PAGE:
Freelancers’ Questions: Will my consultancies prove taxing from Italy?
Freelancer’s Question: I’m a shareholder of a few UK companies where I’m the sole managing director/employee. I have a management company too (sole shareholder) that invoices these companies management fees and pays dividends to myself.
So currently I pay UK taxes. But I commute to Austria at weekends where my wife (an Italian passport-holder) works and we rent a property. I apparently owe UK tax as I have at least two UK ties, and spend more than 90 midnights in the UK. Is it correct I pay HMRC?
Second, if I was to move to Italy before Brexit and my wife and I bought a flat in Italy, to both be Italian residents, and I work in Italy for my UK companies and abide the 90-midnights, am I liable to tax as an Italian resident? Or if I commute to the UK for my 90 days and my wife stays in Italy, would that be less taxing? I don’t way to bet taxed twice but I’m aware I probably need to get applying for my Italian passport now due to Brexit. Please help.
Expert’s Answer: As your income is made in the UK and you live in the UK for more than 183 days in a year, you are deemed UK tax resident and pay UK taxes.
The weekends in Austria are not relevant, nor is the property rental. It is possible to become non-UK tax resident if you spend less time in the UK (the so-called 90-day rule), but HMRC will look at how many ties you have to the UK, such as resident family and property.
You will not become an Italian tax resident automatically just because you buy a property there. You will only definitively become an Italian tax resident after you spend more than 183 days in a calendar year in Italy and you apply for tax residency. The 90 days are immaterial in this case -- what counts is where you spend more than 183 days in a year.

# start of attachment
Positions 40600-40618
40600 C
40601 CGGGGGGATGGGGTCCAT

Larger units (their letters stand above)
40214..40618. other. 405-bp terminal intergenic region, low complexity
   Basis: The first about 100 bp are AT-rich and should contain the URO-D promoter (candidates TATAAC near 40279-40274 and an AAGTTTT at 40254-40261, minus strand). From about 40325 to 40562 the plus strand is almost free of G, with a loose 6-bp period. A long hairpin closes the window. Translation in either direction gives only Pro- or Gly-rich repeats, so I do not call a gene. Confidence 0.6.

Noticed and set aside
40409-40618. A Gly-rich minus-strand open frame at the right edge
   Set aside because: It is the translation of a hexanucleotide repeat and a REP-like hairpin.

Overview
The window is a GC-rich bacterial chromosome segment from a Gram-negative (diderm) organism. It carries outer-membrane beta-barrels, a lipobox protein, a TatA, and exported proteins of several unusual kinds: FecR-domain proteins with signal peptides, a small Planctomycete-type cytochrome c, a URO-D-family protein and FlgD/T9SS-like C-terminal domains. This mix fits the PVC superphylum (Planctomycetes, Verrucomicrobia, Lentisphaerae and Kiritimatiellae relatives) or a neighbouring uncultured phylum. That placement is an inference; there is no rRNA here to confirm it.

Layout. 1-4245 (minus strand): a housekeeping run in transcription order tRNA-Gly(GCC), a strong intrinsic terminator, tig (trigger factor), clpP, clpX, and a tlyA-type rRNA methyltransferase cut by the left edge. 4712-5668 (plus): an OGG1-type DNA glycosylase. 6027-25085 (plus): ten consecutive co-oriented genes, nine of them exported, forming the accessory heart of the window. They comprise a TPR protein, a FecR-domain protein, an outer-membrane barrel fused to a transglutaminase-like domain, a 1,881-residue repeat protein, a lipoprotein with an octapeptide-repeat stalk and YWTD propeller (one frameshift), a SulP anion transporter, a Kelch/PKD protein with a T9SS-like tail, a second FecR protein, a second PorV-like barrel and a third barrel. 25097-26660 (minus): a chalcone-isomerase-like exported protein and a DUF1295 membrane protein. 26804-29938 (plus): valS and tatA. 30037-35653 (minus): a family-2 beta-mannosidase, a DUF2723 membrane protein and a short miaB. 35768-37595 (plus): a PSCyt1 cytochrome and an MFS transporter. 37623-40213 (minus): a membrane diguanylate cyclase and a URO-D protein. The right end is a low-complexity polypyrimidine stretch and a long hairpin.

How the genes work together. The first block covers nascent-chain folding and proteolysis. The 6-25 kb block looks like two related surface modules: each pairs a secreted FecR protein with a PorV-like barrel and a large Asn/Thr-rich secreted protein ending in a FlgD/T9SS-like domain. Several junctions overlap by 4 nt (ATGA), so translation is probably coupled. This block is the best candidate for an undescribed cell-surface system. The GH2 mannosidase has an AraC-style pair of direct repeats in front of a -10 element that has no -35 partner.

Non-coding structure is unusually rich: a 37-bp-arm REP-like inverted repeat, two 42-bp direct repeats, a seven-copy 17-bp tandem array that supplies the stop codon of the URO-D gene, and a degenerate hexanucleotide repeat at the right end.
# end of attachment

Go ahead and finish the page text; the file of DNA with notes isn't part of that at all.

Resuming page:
Working remotely does not mean that you are taxed in the country where the companies are based. The companies are taxed in the UK, as long as they do not form a Permanent Establishment in Italy.
For you as a person, it means that you are taxed on your personal income: salary and/or dividends where you are a tax resident. It is not a matter of choice to remain a tax resident in one country; there are international tax rules that apply. Passport/ nationality is also irrelevant to tax residency.
There is a double tax treaty between Italy and the UK, which means that you will not be taxed on the same personal income twice. Your UK companies will be taxed in the UK, unless you form a branch in Italy. To avoid this, you must not be a director and you must avoid having another director in Italy. You may be a shareholder and draw dividends, which means that you pay income taxes on dividends in Italy, depending on when and how much you withdraw.
You might want to consider removing yourself from the directorship of the UK companies that you are a shareholder of, to begin with, in order to avoid forming a permanent establishment in Italy. The UK companies will then continue paying corporate tax in the UK. Then, you will only pay taxes on the salary and dividends where you are actually tax resident (most probably in Italy), and you will not be taxed twice. It is worth bearing in mind, however, that the rates of tax in Italy are higher than the UK. Good luck!
The expert was Nikolas Papageorgiou, country manager for Europe at overseas freelancing specialists Access Financial.
Editor's Note: Related --
1st November 2018